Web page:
Grand Slam champ Bianca Andreescu credits winning mindset to meditation

Canadian tennis superstar visualized each morning how she would beat her opponent during U.S. Open

Bianca Andreescu, of Canada, kisses the championship trophy after defeating Serena Williams, of the United States, during the women’s singles final of the U.S. Open tennis championships Saturday, Sept. 7, 2019, in New York. THE CANADIAN PRESS/AP-Charles Krupa

Bianca Andreescu began her day Saturday the same way she started every morning during her run to the U.S. Open title. By meditating and visualizing how she could beat her next opponent.

Those practices, adopted by the Canadian teenager years ago, seem to be working for her throughout her breakout season.

And Saturday’s visualization session — where she saw herself defeating American superstar Serena Williams for the U.S. Open championship — worked especially well.

“I put myself in situations (that) I think can happen in a match, basically,” Andreescu said Saturday night, hours after downing Williams 6-3, 7-5 in a thrilling women’s final at Arthur Ashe Stadium. “I just find ways to deal with that so I’m prepared for anything that comes my way.

“I think your biggest weapon is to be as prepared as you can. I really think that working your mind (is important) because at this level everyone knows how to play tennis.

“The thing that separates the best from the rest is just the mindset.”

The 19-year-old from Mississauga, Ont. — Canada’s first Grand Slam singles champion — added meditation to her daily routine when her mother introduced her to it as a young adolescent.

She said she visualized her match against Williams unfolding, thinking about how certain points might play out, when she woke up Saturday morning.

It wasn’t the first time Andreescu had thought about playing the 37-year-old in a Grand Slam final.

“It’s so crazy, man,” she said, pausing to wipe tears from her eyes. “I’ve been dreaming of this moment for the longest time.”

“I guess these visualizations really, really work,” she added with a laugh.

Andreescu talked about her meditative process throughout the U.S. Open, and said after her semifinal victory against Belinda Bencic that she had visualized winning the Grand Slam in New York — even writing herself a fake winner’s cheque — when she was 15.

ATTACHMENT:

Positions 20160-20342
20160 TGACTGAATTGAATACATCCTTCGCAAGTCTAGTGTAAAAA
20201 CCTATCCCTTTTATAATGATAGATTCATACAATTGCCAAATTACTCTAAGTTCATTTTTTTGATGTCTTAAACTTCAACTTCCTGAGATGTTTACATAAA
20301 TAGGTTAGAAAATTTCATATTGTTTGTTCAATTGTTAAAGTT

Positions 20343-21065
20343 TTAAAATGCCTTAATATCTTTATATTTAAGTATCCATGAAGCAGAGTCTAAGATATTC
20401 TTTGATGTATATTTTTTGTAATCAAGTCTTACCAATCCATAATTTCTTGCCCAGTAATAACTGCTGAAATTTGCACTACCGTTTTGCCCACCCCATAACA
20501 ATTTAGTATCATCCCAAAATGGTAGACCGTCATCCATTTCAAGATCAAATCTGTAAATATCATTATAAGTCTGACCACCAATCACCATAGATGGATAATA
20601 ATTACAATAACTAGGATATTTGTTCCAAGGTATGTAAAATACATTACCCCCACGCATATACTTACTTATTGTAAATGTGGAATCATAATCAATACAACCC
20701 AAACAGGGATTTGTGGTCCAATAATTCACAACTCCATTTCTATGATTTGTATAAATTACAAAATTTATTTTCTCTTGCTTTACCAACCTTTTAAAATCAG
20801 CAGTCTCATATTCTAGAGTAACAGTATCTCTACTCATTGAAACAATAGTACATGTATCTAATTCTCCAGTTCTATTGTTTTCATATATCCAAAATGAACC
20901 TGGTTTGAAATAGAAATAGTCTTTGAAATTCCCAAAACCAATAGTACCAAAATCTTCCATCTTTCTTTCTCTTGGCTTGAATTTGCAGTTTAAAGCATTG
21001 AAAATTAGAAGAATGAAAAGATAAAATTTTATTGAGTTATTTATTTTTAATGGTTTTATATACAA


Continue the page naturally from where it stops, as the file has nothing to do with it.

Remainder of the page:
The US$3.85 million she earned with Saturday’s victory was more than she had envisioned back then, though.

“I’ve never held that much money in my life,” she said with a wide smile. “But yeah, like I said, I guess those visualizations are really working for me. It’s just crazy.”

Andreescu’s win extends her championship run to two straight tournaments, including last month’s Rogers Cup when she also beat Williams, and improves her ranking to a career-high No. 5 — up from No. 152 at the start of this year.

She’s also 8-0 against top 10 opponents, with all eight of those wins coming in 2019.

Melissa Couto, The Canadian Press

Like us on Facebook and follow us on Twitter

Get local stories you won't find anywhere else right to your inbox.
Sign up here

Just Posted

COVID-19 recovered cases continue to rise in Alberta

69 more recoveries Tuesday, bringing the total to 6,048

Drug trafficking charges laid in central Alberta investigation

Investigation included Ponoka, Brazeau, Leduc counties

Facing changes together: Your community, your journalists

The COVID-19 pandemic has changed the world in ways that would have… Continue reading

Ponoka County may see big road repair bill

Elkhorn Road could cost upwards of $300,000 to fix

Car slides off flooded Sunken Bridge

Unknown why driver drove over bridge twice

VIDEO: Procession to honour Snowbirds Capt. Jennifer Casey comes to Halifax

Snowbirds service member died in a crash in Kamloops one week ago

Calgary bans businesses that claim to change sexual orientation or gender identity

Calgary bans businesses that claim to change sexual orientation or gender identity

Canada outspends Ireland, Norway in new pledging on Venezuelan refugee crisis

Canada outspends Ireland, Norway in new pledging on Venezuelan refugee crisis

‘I can’t live on:’ Daughter of man fatally shot by Regina police seeks answers

‘I can’t live on:’ Daughter of man fatally shot by Regina police seeks answers

Alberta legislature to resume with COVID work, other bills, sitting into July

Alberta legislature to resume with COVID work, other bills, sitting into July

Walt Disney World presenting plans for reopening parks

Walt Disney World presenting plans for reopening parks

‘Amazing Race Canada’ wins big on second night of Canadian Screen Awards

‘Amazing Race Canada’ wins big on second night of Canadian Screen Awards

Quebec to loan up to US$200 million to struggling Cirque du Soleil

Quebec to loan up to US$200 million to struggling Cirque du Soleil

UNB board votes to strip name from law faculty building over links to slavery

UNB board votes to strip name from law faculty building over links to slavery

Most Read